Technology facilitator. All instructors acknowledged the importance of having a support person or technology facilitator who they could call with questions. Often the facilitator could answer a question and allow instructors to continue using and learning the technology. For instructors new to technology, this contact person was essential for successful integration of technology and development of online course material. For instructors who liked to learn on their own, the facilitator was able to provide resources or a quick one-on-one session as needed. The concept of a professional development mediator or facilitator suggests the need for an expert, not necessarily in the technical capabilities of instructional technology tools, but in how these tools can be used within various teaching environments.

A Collaborative Model

Although the findings aren't surprising, the information gained from participants has been instrumental in creating a model for bridging course development and professional development through a five-stage process. Central to the model is a technology facilitator who provides decision-making support to assist instructors in determining why they want to go online, what it is they want to achieve, and what options are feasible given the  supports and constraints within their immediate working context.

Stage 1: Planning Phase

Overview. Careful planning is essential to an effective project. The planning phase considers all of the tasks that should be completed before course development begins. In this stage, the stakeholders establish a common understanding of expectations for online course development and the development process. Stakeholders define priorities, timelines, work roles and responsibilities, and compensation. The technology facilitator's role during the planning phase is to help all stakeholders determine why and when education material is put online.

Procedures and activities. The technology facilitator should meet with instructors, program chairs and other stakeholders as required to reach a common understanding about: the purpose or goals of putting material online; whether the course is completely online or supplements other material; timelines; contract expectations; the support required from other team members; funding arrangements if required; terminology; and professional development expectations.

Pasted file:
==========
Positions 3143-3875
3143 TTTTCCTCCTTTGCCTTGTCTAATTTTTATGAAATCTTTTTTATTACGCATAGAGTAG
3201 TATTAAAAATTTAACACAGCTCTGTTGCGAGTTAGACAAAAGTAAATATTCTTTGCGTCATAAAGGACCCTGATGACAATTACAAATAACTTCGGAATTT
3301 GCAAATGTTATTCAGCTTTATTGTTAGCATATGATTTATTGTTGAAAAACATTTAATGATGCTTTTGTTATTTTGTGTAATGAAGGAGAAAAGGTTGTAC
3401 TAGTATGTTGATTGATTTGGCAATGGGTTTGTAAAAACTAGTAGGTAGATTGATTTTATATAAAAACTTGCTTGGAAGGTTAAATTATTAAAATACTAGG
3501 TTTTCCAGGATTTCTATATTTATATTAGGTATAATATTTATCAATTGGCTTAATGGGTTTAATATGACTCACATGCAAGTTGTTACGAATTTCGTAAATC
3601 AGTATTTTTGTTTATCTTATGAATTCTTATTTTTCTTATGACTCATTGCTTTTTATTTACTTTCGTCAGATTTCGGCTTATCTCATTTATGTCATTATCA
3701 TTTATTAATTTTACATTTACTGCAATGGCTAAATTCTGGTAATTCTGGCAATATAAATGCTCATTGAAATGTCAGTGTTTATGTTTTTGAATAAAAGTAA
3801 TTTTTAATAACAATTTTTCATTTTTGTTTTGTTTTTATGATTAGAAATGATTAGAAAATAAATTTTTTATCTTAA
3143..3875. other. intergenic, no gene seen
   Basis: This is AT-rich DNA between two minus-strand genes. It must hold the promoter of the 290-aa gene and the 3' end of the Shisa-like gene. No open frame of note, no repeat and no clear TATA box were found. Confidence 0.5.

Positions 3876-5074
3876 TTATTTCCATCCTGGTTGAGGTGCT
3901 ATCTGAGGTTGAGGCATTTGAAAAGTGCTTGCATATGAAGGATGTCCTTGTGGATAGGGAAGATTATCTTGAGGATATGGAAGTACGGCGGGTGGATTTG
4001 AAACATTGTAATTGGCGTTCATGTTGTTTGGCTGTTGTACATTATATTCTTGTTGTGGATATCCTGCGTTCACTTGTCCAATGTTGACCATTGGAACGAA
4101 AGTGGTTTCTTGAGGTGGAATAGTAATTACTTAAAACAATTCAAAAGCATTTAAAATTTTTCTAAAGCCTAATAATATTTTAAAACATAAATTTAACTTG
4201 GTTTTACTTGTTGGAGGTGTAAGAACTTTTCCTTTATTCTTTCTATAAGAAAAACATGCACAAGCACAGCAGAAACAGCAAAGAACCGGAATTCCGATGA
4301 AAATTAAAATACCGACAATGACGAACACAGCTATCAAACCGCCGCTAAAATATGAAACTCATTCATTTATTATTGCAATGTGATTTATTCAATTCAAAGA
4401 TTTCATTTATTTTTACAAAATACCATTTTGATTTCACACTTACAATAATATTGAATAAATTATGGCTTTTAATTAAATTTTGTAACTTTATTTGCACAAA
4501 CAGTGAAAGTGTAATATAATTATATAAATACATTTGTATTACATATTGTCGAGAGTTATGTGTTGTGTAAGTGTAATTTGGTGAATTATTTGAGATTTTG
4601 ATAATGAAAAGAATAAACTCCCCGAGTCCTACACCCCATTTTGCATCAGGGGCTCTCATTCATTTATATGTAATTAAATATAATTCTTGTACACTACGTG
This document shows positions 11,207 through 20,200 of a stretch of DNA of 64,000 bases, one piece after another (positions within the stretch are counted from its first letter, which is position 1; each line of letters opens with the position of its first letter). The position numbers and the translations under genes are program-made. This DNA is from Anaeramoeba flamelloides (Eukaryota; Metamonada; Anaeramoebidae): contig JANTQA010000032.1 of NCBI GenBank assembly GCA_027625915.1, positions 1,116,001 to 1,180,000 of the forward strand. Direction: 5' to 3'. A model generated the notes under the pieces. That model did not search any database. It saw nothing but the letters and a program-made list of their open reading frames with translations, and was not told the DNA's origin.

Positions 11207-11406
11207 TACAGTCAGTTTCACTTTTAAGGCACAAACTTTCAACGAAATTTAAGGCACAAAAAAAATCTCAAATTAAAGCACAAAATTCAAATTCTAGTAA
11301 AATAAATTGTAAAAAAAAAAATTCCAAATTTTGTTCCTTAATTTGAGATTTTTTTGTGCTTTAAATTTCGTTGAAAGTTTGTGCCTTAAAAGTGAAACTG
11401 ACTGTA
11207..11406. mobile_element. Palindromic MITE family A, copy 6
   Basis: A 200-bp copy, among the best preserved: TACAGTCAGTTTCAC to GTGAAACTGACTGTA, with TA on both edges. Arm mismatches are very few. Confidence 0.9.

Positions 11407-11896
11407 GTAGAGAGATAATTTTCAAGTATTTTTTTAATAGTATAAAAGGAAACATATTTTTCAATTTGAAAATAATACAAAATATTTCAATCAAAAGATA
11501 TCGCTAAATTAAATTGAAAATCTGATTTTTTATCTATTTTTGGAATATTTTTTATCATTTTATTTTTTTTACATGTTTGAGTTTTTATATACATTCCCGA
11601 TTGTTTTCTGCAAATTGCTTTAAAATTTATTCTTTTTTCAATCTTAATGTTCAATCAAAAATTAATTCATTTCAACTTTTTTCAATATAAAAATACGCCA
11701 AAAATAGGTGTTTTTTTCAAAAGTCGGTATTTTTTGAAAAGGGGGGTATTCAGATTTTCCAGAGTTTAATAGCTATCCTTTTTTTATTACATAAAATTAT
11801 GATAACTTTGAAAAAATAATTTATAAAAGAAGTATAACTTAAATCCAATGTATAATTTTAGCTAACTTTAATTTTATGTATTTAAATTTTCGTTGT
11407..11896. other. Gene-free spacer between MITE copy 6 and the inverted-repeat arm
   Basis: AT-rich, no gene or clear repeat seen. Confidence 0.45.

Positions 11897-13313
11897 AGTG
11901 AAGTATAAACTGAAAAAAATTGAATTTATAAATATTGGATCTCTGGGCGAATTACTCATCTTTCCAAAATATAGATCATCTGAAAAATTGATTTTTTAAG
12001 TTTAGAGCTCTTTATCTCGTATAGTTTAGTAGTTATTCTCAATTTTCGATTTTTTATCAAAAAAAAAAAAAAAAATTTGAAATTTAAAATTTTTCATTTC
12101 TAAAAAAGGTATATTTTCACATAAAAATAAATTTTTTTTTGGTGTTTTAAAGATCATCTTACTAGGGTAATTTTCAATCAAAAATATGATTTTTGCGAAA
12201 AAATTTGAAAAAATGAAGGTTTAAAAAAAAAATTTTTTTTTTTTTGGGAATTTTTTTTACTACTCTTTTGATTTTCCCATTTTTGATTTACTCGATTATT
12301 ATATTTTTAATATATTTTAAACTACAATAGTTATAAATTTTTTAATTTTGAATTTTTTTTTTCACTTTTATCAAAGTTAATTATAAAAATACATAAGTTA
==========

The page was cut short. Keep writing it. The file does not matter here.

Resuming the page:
Stage 2: Course and Instructor Assessment

Overview. During this stage, the technology facilitator helps the instructor assess his or her awareness, attitudes, values and philosophy of education. In online education, the instructor is no longer the main source of information. Instead, the instructor becomes a facilitator and a discussion leader. The instructor guides students to a variety of information sources and designs learning activities, questions and feedback that allow students to develop problem-solving, decision-making and critical-thinking skills (Bates 2000; Berge 1995; Hiltz and Benbunan-Fich 1997; Kearsley 1998).

Consistent with the view of instructor as facilitator, the purpose of this assessment is to ensure a focus on "what students are to accomplish," rather than "what the instructor will do." While the discussion may not change underlying beliefs and the philosophy of education, it can help instructors expand their ideas. The technology facilitator can explore online learning activities that help students meet outcomes and allow the instructor to become a facilitator. In this, and subsequent stages, it is important for the technology facilitator to be aware that instructors, like students, have varying styles of learning. Professional development activities must match different learning styles if we are to promote the adoption of new technology.

Procedures and activities. The support that instructors might begin to access in this phase includes:

  • Workshops with a preferred format of mini-workshops with follow-up sessions. There could be a task to complete between workshops, with someone available to answer questions.